How to Reduce Daytime Sleepiness

Every ticking of the clock is a stark reminder that you can’t sleep. No matter how you change the position of the pillows or yourself, sweet sleep always eludes you. As the sun peeks over the horizon through your bedroom window, you’re already awake and know you’ll be battling sleep all day.

Does this sound like a familiar scenario? While it’s normal to have the occasional sleepless night, your well-being can be compromised by chronic insomnia. What issues stand between you and a good night’s sleep?

Perhaps no other human activity has been given more weight than sleep. It evolved as a vital function that allows your brain to recharge while your body rests. Many ancient cultures believed that sleeping and dreaming were a portal to spiritual realms.

The dream is a common trope in world art, literature and spiritual tradition. According to an article published by Ultimate Facts, you will spend at least a third of your life resting. Surprisingly, it also indicates that he will spend at least seven years of his life trying to fall asleep.

Daytime sleepiness is a danger that most people ignore

Nothing is as miserable as struggling with sleep all day. It’s that groggy feeling that overwhelms you, usually right after you eat. No matter how much coffee or cola you drink, you are perpetually lost in a mental fog.

An article published by the American Sleep Apnea Association reports that approximately seventy percent of Americans do not get enough sleep at least one night per month. Of this number, eleven percent report depriving themselves of sleep every night. According to the article, about 50 to 70 million people in this country have trouble sleeping.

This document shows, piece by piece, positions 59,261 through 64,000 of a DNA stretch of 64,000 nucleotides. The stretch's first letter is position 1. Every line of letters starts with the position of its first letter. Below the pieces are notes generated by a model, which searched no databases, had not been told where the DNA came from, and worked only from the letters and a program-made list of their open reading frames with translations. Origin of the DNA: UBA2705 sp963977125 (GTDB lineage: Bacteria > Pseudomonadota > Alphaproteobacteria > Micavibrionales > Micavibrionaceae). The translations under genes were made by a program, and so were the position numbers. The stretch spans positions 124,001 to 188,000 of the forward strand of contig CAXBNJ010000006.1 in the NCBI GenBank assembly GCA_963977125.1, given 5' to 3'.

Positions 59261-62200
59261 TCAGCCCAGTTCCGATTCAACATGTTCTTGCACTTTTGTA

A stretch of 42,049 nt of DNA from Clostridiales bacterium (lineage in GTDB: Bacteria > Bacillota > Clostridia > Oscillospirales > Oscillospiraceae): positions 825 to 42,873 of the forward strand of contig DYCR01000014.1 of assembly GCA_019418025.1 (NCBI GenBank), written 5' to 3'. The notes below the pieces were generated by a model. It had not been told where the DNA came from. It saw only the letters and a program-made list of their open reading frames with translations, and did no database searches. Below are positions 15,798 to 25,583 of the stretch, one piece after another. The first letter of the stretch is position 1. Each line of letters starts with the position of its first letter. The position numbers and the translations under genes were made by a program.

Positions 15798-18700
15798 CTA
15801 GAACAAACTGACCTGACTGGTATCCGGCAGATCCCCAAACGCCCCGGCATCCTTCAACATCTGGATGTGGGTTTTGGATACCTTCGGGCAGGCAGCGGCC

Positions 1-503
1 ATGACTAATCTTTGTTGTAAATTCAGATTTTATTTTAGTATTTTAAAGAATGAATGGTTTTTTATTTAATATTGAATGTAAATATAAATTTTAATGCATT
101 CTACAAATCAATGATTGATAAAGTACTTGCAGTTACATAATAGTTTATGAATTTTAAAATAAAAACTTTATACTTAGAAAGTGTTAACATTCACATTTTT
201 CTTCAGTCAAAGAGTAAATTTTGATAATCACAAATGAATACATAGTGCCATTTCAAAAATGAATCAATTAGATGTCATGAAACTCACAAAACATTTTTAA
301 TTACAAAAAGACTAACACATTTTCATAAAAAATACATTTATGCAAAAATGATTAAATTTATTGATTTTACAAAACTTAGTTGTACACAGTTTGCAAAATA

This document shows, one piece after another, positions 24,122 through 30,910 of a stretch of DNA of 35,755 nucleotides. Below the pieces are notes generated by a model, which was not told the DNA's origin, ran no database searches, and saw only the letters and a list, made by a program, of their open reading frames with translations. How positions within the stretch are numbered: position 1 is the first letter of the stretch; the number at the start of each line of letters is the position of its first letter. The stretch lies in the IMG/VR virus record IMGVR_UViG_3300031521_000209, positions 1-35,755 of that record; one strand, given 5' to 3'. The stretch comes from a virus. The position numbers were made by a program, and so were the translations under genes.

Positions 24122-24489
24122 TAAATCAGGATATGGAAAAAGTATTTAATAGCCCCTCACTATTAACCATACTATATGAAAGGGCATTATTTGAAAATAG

Possible dangers of daytime sleepiness

When you haven’t slept a wink all night, your body will pay for it in the morning. You’ll probably feel dizzy and cranky and might bite anyone who crosses your path. For the rest of your workday, you’ll feel like you’re moving in slow motion and unable to be productive.

Everyone has an occasional rough night due to stress and other factors. However, chronic daytime dizziness can affect your personal and professional relationships. Your job performance can be negatively affected, which can threaten your job.

Additionally, this chronic exhaustion from lack of sleep can be life-threatening. According to a study published by the United States Department of Transportation, approximately 91,000 traffic accidents reported in 2017 were related to lack of sleep. Of these, approximately 5,000 were injured and 800 people were killed.

Ten habits to help reduce daytime sleepiness

If you’re tired of being continually exhausted from lack of sleep, there are things you can do to reduce sleepiness. These are the most common ways to help with insomnia.

1. Beat daytime sleepiness by limiting caffeine and alcohol